a contract to buy a house after he discovered the house was purported to be

A contract to buy a house after he discovered the

  • University of Texas
  • LEB 323
  • Test Prep
  • kellmargs2
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a contract to buy a house after he discovered the house was purported to be haunted, thus lowering its value. Synopsis of Rule of Law: A condition that impairs the value of property, known to the seller and left undisclosed to the buyer can constitute a basis for rescission of the contract. Facts: The Plaintiff moved to a new neighborhood where he contracted to buy a house. The Defendants, Ackley and a real estate agency (Defendants), knew the house they had just sold to the Plaintiff was haunted. This was a widely known fact in the area and the house had even received national press attention. After
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Plaintiff discovered this, he sued for rescission. The trial court dismissed his complaint. Issue: Whether an undisclosed condition that impairs the value of the property is a basis for rescission of the contract. Held: Reversed. A house purported to be haunted, which impairs the value of the property and is left undisclosed to the buyer can constitute a basis for rescission of the purchase agreement. Where a condition which has been created by the seller materially impairs the value of the contract and is peculiarly within the knowledge of the seller or unlikely to be discovered by a prudent purchaser exercising due care with respect to the sale, nondisclosure constitutes a basis for rescission as a matter of equity. Even an express disclaimer e.g. “as is” will not be given effect where the facts are peculiarly within the knowledge of the party invoking it. Beachcomer Coins Inc. V. Boskett (Mutual Mistake) Beachcomber bought a counterfeit coin and demanded a refund. When Boskett, the seller, refused, plaintiff brought this action seeking rescission of the contract The trial judge found that there was a mutual mistake of fact (a mistake as to the coin's genuineness) that would ordinarily justify rescission of the contract. However, a buyer of a coin who was permitted to examine it before purchase "assumed the risk" that it might be counterfeit. He therefore dismissed the action and plaintiff appealed. Since both parties were certain that the coin was genuine the court thus reversed the judgment, and ordered rescission of the contract. Chapter 20 – Sales: Warranties and Products Liability (p. 493-524) The three legal theories available to consumers seeking redress: 1) Warranty – contract theory governed by UCC 2) Negligence – tort theory 3) Strict liability – tort theory WARRANTIES · An assurance or guarantee that goods will conform to certain standards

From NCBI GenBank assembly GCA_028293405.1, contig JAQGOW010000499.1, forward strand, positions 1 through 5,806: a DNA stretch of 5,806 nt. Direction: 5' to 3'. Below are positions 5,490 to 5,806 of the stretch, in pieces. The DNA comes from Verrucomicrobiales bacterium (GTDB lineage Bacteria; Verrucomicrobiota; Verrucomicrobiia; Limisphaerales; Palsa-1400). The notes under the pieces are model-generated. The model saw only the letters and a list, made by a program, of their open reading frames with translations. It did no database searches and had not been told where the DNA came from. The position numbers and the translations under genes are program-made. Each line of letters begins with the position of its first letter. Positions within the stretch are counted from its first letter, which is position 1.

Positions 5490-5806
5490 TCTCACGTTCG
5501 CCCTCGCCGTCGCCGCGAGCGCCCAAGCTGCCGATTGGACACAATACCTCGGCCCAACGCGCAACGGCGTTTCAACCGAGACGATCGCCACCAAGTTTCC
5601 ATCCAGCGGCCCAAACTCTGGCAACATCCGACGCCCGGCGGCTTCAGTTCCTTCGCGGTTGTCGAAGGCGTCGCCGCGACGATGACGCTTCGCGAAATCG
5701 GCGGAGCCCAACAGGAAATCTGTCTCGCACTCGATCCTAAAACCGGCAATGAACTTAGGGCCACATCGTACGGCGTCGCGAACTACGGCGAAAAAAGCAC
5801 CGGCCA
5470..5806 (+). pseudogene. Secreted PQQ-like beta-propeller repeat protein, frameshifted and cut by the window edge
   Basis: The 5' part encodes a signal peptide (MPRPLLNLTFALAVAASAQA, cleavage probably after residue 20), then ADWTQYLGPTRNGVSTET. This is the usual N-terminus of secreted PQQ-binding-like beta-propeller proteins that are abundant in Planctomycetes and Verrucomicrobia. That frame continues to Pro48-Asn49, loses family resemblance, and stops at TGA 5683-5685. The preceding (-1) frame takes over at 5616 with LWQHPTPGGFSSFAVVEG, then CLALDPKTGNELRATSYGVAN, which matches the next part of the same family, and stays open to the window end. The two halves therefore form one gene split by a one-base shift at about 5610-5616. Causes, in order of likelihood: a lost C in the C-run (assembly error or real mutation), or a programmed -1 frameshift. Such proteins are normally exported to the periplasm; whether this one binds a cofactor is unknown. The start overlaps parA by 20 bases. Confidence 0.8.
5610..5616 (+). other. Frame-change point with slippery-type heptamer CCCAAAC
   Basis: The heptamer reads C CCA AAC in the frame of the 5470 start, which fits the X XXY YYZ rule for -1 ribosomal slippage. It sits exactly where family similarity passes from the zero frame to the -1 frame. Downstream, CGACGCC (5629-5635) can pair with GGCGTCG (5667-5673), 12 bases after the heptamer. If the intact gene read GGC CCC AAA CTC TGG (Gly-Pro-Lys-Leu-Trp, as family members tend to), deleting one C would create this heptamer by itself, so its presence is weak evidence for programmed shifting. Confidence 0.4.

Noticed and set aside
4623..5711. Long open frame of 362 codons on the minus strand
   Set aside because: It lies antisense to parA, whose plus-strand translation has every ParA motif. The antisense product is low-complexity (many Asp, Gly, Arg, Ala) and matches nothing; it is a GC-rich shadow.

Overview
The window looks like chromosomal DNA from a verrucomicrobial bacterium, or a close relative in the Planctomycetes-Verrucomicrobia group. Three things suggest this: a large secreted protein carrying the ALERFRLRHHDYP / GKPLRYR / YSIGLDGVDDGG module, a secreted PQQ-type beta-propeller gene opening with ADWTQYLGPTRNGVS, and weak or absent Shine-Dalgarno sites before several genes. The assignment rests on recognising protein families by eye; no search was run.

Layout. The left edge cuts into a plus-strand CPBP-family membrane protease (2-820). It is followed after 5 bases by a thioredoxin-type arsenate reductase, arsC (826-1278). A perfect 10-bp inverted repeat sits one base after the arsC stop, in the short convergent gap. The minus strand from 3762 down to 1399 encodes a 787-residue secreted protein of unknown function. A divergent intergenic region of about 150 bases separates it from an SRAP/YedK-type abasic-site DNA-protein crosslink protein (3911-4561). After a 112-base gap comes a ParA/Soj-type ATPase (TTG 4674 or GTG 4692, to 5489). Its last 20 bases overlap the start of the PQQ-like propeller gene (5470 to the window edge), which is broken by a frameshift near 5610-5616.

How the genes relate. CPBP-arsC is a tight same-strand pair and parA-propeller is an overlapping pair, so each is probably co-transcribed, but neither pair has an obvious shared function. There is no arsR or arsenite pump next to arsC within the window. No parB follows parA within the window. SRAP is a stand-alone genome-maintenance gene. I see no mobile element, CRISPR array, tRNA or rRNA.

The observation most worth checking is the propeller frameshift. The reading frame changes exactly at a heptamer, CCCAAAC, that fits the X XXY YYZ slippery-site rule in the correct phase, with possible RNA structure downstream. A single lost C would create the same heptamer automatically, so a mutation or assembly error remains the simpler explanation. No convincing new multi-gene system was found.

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· If standards are not met, buyer can recover damages from seller, under a breach of warranty theory · CAVEAT EMPTOR – let the buyer beware · Express warranties – those that originate from the words or actions of the seller o Created in three ways: § 1) By an affirmation of fact or a promise relating to the goods · Goods will conform to the specifics the seller set forth · Need to consider buyers frame of reference § 2) By a description of the goods · Descriptive word or phrase could create express warranty § 3) By providing a sample or model of the goods ·
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